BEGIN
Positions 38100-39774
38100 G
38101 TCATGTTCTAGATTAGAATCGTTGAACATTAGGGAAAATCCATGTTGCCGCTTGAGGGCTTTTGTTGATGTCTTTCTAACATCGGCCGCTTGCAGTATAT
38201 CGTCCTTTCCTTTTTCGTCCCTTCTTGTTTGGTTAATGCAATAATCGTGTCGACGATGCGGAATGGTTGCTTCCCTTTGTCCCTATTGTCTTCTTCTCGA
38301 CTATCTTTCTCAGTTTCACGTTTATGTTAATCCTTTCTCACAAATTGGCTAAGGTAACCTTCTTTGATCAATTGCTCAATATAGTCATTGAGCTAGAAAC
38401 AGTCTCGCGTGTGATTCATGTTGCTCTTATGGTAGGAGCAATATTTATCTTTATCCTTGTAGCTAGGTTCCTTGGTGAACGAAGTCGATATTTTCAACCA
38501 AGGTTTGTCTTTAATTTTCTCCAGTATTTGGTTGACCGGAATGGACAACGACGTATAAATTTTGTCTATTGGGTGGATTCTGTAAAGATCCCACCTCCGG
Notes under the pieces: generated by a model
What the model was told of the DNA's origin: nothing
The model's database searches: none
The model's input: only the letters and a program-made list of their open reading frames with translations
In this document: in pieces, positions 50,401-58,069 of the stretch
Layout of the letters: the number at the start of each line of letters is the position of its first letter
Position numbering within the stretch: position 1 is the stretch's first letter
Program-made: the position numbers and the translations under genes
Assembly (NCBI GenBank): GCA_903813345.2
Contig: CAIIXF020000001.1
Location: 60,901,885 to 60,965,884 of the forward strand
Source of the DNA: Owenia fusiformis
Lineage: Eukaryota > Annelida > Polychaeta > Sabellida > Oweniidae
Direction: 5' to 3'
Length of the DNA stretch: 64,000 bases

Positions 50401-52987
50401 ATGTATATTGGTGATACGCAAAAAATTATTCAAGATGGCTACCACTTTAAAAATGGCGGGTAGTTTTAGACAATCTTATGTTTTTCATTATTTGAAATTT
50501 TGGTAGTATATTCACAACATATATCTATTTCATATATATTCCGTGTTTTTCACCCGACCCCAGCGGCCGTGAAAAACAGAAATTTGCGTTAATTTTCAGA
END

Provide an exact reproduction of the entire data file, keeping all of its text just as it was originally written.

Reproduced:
Positions 38100-39774
38100 G
38101 TCATGTTCTAGATTAGAATCGTTGAACATTAGGGAAAATCCATGTTGCCGCTTGAGGGCTTTTGTTGATGTCTTTCTAACATCGGCCGCTTGCAGTATAT
38201 CGTCCTTTCCTTTTTCGTCCCTTCTTGTTTGGTTAATGCAATAATCGTGTCGACGATGCGGAATGGTTGCTTCCCTTTGTCCCTATTGTCTTCTTCTCGA
38301 CTATCTTTCTCAGTTTCACGTTTATGTTAATCCTTTCTCACAAATTGGCTAAGGTAACCTTCTTTGATCAATTGCTCAATATAGTCATTGAGCTAGAAAC
38401 AGTCTCGCGTGTGATTCATGTTGCTCTTATGGTAGGAGCAATATTTATCTTTATCCTTGTAGCTAGGTTCCTTGGTGAACGAAGTCGATATTTTCAACCA
38501 AGGTTTGTCTTTAATTTTCTCCAGTATTTGGTTGACCGGAATGGACAACGACGTATAAATTTTGTCTATTGGGTGGATTCTGTAAAGATCCCACCTCCGG
Notes under the pieces: generated by a model
What the model was told of the DNA's origin: nothing
The model's database searches: none
The model's input: only the letters and a program-made list of their open reading frames with translations
In this document: in pieces, positions 50,401-58,069 of the stretch
Layout of the letters: the number at the start of each line of letters is the position of its first letter
Position numbering within the stretch: position 1 is the stretch's first letter
Program-made: the position numbers and the translations under genes
Assembly (NCBI GenBank): GCA_903813345.2
Contig: CAIIXF020000001.1
Location: 60,901,885 to 60,965,884 of the forward strand
Source of the DNA: Owenia fusiformis
Lineage: Eukaryota > Annelida > Polychaeta > Sabellida > Oweniidae
Direction: 5' to 3'
Length of the DNA stretch: 64,000 bases

Positions 50401-52987
50401 ATGTATATTGGTGATACGCAAAAAATTATTCAAGATGGCTACCACTTTAAAAATGGCGGGTAGTTTTAGACAATCTTATGTTTTTCATTATTTGAAATTT
50501 TGGTAGTATATTCACAACATATATCTATTTCATATATATTCCGTGTTTTTCACCCGACCCCAGCGGCCGTGAAAAACAGAAATTTGCGTTAATTTTCAGA